The EU is trying to get Turkish Cypriots more connected to the institutions of the EU and to bring them closer to the EU. There is some financial help but it’s far away from saying that the EU is part of everyday life in the northern part. Whereas in the south, of course, things are different. The Republic of Cyprus is a full member state and the government-controlled area in the southern part is directly linked to the EU. Even though the citizens are not so aware of the EU’s role in their lives.

TNF: Do you think the EU can do something about Cyprus and the Cyprus dispute?

NK: Yes, definitely. I believe the EU should do more. First of all I don’t expect the EU to make wonders and solve the Cyprus conflict. It’s an international conflict that is already taken care of by the UN and it should remain like this.

However, the EU has a huge experience in reconciliation practices, in bringing peoples, communities together, and this is exactly what I imagine to do in Cyprus. To introduce this kind of a European model of reconciliation in both communities. On that level we don’t see much of that happening. For example, we don’t see projects for young people, exchanges, school visits or bilingual activities. So regarding the civil society, the EU could have done much better. Of course, I believe that if Cypriots are not demanding or not insisting on that, you cannot do these kind of things by yourself. But I would really like to introduce the whole EU experience and heritage in terms of reconciliation to Cyprus.

Just to give an example, there could be a kind of Arte in Cyprus. [2] Same programs in two different languages. This kind of things can be done, if of course we Cypriots ask for it and work for it. I hope the EU would accompany it. There’s a lot to be done in this field in Cyprus. You can get schools involved, you can do exchange programs, promote bilingualism and so on. At the end of the day, I believe also that those kinds of processes can create a kind of bottom-up pressure towards a settlement, instead of waiting for the elites to negotiate a settlement.

TNF: Why did you decide to run for European Parliament? And how did you choose the party you would run with?

NK: I have been an activist for Cypriot federalism for years. I’ve published a lot on the concept, and on a federal solution for Cyprus. I created bicommunal movements from time to time, I’ve been part of pacifist movements. I live with both communities, but in this sense I’m an exception of course, living with Greek and Turkish Cypriots at the same time. I am by definition engaged in the peace and reconciliation process. I am now engaged as an academic, a public intellectual writer. Politics is not something I planned to do in my life. Now that I’m elected I don’t see a big difference between my new political praxis and my intellectual work. I even see some commonalities.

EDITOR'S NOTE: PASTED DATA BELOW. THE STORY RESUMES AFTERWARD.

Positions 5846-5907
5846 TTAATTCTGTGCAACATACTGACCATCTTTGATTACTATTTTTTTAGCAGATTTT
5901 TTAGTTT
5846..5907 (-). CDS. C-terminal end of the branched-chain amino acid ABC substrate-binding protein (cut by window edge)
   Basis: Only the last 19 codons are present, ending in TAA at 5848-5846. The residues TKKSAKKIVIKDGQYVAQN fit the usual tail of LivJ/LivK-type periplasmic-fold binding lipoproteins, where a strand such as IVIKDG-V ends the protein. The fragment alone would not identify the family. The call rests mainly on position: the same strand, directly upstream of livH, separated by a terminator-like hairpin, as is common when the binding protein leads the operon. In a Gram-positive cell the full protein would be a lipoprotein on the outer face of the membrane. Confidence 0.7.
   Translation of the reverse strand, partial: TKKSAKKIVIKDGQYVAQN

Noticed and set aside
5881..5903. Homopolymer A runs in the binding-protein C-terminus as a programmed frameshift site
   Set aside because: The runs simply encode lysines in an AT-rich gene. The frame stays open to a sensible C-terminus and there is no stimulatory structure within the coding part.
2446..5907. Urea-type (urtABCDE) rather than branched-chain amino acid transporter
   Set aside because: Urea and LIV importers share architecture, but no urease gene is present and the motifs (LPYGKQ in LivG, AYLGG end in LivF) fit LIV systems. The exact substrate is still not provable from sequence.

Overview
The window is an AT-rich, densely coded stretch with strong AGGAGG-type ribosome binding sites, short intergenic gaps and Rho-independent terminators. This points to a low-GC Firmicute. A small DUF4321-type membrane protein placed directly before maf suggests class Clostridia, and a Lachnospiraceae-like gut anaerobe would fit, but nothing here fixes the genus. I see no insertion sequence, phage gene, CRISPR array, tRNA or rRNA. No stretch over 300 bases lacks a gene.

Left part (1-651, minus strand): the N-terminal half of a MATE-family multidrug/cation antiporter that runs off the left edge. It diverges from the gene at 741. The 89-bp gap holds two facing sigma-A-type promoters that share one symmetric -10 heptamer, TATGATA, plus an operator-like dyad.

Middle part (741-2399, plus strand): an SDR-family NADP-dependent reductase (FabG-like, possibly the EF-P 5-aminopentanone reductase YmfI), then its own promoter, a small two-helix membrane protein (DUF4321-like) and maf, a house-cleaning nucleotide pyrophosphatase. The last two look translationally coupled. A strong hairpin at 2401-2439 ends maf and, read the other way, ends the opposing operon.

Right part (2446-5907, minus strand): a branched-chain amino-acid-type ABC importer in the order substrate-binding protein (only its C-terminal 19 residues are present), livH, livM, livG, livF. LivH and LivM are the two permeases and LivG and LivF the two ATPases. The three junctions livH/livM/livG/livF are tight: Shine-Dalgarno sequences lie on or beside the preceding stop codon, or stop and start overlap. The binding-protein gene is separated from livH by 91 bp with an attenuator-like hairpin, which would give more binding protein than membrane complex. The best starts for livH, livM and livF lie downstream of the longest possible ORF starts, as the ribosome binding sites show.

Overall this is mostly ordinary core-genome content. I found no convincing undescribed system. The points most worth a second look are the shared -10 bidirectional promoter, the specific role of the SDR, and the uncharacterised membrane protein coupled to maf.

I was approached by AKEL and I responded positively. I accepted because I believe things can be done more easily if I’m an MEP. I also knew my candidacy in itself would be federalist praxis because it would be the first time Greek and Turkish Cypriots work together on an election campaign. And we did this. And I was elected, for the first time in the history of Cyprus, with votes from both communities.

TNF: How does it work to run a campaign on an island divided by a demilitarised zone?

NK: I did a campaign on the whole island. Which is also unique. We ran a campaign from Kyrenia to Limassol and from Karpas to Paphos. I always tried to take Greek Cypriots with me, other candidates from AKEL, when I went to meet Turkish Cypriots. I had to work in groups with both Greek and Turkish Cypriots who were coordinating the campaign together.

Our campaign was of course bilingual, in Greek and Turkish. So we tried to overcome the obstacles by using two languages, by meeting as many people as possible, both Greek and Turkish Cypriots, and by having mixed working groups that cooperated throughout the campaign. All these are unique experiences. To my mind, that was federal praxis. That’s what I understood, it was not federalism in abstract but federalism in practice.

TNF: What do you think of the fact that with the different citizenships of Greek and Turkish Cypriots, they can be regarded as different? Election results show the results of Greek and Turkish Cypriot votes separately. What do you think of the separation that still exists today?